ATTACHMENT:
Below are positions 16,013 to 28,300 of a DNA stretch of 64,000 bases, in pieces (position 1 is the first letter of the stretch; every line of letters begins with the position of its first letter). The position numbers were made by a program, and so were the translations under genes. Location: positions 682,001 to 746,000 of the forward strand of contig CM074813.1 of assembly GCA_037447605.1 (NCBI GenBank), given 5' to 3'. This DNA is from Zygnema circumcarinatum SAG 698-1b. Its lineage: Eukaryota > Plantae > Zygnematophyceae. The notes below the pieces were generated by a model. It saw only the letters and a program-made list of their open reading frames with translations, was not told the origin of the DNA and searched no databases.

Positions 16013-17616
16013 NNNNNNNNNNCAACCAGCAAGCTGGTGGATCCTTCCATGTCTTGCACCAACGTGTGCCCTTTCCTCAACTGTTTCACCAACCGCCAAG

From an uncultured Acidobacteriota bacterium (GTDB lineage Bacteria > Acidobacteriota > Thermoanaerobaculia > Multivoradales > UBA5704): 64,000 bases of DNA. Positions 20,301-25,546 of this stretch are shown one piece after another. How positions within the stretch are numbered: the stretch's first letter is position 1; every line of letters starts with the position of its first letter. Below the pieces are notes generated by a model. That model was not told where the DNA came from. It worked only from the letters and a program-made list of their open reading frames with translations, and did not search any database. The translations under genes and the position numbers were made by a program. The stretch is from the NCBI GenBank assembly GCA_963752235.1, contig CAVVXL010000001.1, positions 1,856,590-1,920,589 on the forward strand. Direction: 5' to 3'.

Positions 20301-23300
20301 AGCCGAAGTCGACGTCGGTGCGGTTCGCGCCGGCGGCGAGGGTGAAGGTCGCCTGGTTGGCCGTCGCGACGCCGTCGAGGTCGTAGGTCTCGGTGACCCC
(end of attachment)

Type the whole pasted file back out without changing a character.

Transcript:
Below are positions 16,013 to 28,300 of a DNA stretch of 64,000 bases, in pieces (position 1 is the first letter of the stretch; every line of letters begins with the position of its first letter). The position numbers were made by a program, and so were the translations under genes. Location: positions 682,001 to 746,000 of the forward strand of contig CM074813.1 of assembly GCA_037447605.1 (NCBI GenBank), given 5' to 3'. This DNA is from Zygnema circumcarinatum SAG 698-1b. Its lineage: Eukaryota > Plantae > Zygnematophyceae. The notes below the pieces were generated by a model. It saw only the letters and a program-made list of their open reading frames with translations, was not told the origin of the DNA and searched no databases.

Positions 16013-17616
16013 NNNNNNNNNNCAACCAGCAAGCTGGTGGATCCTTCCATGTCTTGCACCAACGTGTGCCCTTTCCTCAACTGTTTCACCAACCGCCAAG

From an uncultured Acidobacteriota bacterium (GTDB lineage Bacteria > Acidobacteriota > Thermoanaerobaculia > Multivoradales > UBA5704): 64,000 bases of DNA. Positions 20,301-25,546 of this stretch are shown one piece after another. How positions within the stretch are numbered: the stretch's first letter is position 1; every line of letters starts with the position of its first letter. Below the pieces are notes generated by a model. That model was not told where the DNA came from. It worked only from the letters and a program-made list of their open reading frames with translations, and did not search any database. The translations under genes and the position numbers were made by a program. The stretch is from the NCBI GenBank assembly GCA_963752235.1, contig CAVVXL010000001.1, positions 1,856,590-1,920,589 on the forward strand. Direction: 5' to 3'.

Positions 20301-23300
20301 AGCCGAAGTCGACGTCGGTGCGGTTCGCGCCGGCGGCGAGGGTGAAGGTCGCCTGGTTGGCCGTCGCGACGCCGTCGAGGTCGTAGGTCTCGGTGACCCC